It is not incidental that the Salaita case, the Saida Grundy incident, and other controversies over civility started on social media. In our closely connected, media-suffused world, the sources of this pain are not "out there"; they show up taunting us insistently. It is nearly impossible not to give as good as we get.
But understanding why academics get caught up in the abusive maelstrom doesn’t mean we shouldn’t mourn the degradation it inflicts on scholarly life. There is something remarkably sad in witnessing the ways in which even academic giants compromise themselves. For example, can we continue to appreciate The Selfish Gene knowing what we know now of Richard Dawkins, whose reputation has taken a beating from his tendency to write crude and abusive tweets?
Anger can certainly be a good motivator for politically engaged scholarship, but recognizing the inevitability of anger does not obviate the need to work for civility. A renewed and better standard of civility should be a collective kind of journey, on which we recognize that the modern world has exposed some of our deepest frailties.
The Salaita case and others are teachable moments, opportunities to begin a process of thinking through how we might be better communicate in a world in which the temptations to shut down communication are stronger than ever.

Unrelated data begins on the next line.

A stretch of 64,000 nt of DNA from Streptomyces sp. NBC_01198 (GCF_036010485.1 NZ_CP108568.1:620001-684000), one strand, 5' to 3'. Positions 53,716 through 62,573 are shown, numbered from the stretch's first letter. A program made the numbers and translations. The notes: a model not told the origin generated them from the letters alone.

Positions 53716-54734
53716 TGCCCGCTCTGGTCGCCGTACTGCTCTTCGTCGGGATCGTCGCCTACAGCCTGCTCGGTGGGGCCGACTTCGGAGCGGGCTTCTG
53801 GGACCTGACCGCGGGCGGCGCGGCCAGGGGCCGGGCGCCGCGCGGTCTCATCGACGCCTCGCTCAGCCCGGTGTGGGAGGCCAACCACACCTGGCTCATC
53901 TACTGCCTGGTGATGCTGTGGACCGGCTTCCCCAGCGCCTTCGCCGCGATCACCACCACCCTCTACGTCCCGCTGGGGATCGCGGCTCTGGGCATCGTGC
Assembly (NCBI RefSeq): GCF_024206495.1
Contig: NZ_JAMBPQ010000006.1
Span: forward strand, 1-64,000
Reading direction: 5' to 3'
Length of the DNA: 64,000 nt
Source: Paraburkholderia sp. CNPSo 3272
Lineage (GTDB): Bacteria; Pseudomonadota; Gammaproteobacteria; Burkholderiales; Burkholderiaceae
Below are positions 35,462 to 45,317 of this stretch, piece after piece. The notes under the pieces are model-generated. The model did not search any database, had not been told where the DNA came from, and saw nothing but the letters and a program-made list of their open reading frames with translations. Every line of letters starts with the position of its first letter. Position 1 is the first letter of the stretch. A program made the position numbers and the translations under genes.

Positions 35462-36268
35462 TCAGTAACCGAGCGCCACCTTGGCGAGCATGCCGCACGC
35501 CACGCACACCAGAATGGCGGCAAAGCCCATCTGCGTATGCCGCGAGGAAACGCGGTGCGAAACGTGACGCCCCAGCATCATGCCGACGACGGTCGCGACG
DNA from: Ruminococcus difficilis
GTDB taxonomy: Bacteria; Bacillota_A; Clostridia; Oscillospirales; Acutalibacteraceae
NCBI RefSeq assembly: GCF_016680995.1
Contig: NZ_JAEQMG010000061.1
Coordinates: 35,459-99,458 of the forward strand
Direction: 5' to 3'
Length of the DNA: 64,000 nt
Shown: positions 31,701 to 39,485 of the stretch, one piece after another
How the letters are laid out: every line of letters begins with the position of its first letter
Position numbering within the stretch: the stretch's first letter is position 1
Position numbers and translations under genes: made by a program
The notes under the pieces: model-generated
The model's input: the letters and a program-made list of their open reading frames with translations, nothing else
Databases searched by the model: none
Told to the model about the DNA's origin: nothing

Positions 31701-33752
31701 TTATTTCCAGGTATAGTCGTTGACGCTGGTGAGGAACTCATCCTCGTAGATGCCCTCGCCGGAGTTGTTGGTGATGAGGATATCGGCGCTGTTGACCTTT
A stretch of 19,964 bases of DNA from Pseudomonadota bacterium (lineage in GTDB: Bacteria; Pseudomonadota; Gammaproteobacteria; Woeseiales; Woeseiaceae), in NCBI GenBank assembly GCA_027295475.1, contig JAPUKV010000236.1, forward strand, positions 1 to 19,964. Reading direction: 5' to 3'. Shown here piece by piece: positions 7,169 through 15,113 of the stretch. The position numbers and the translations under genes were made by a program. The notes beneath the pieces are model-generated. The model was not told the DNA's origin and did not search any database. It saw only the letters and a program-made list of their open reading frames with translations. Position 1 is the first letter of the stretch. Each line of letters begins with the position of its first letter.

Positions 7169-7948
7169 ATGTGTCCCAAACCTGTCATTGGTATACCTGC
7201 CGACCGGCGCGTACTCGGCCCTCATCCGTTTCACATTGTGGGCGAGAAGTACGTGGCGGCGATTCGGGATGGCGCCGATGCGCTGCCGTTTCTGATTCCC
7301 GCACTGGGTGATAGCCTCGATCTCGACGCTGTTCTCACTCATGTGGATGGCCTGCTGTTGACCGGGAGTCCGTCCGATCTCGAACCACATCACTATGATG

So rather than withdraw Salaita’s job offer or ignore his inflammatory statements, Illinois should have explored a third option: to use the appointment as a starting point for a process of civility-building and conflict resolution both within the university and in the public sphere. It was an opportunity for reflection for all parties in the dispute, based on an acknowledgment of mutual fallibility.
Of course, conflict resolution is difficult in the face of intense public interest. Perhaps the starting point could have been a collective statement by Salaita, the university, and other interested parties calling for a temporary period of quiet so that the case could be discussed, away from the media spotlight. Would that have worked? Maybe partially, maybe not at all. But we’re going to have to find a way to create such temporary "safe" spaces if conflict resolution over any issue is going to stand a chance.
Keith Kahn-Harris is a sociologist based in London. His latest book is Uncivil War: The Israel Conflict in the Jewish Community.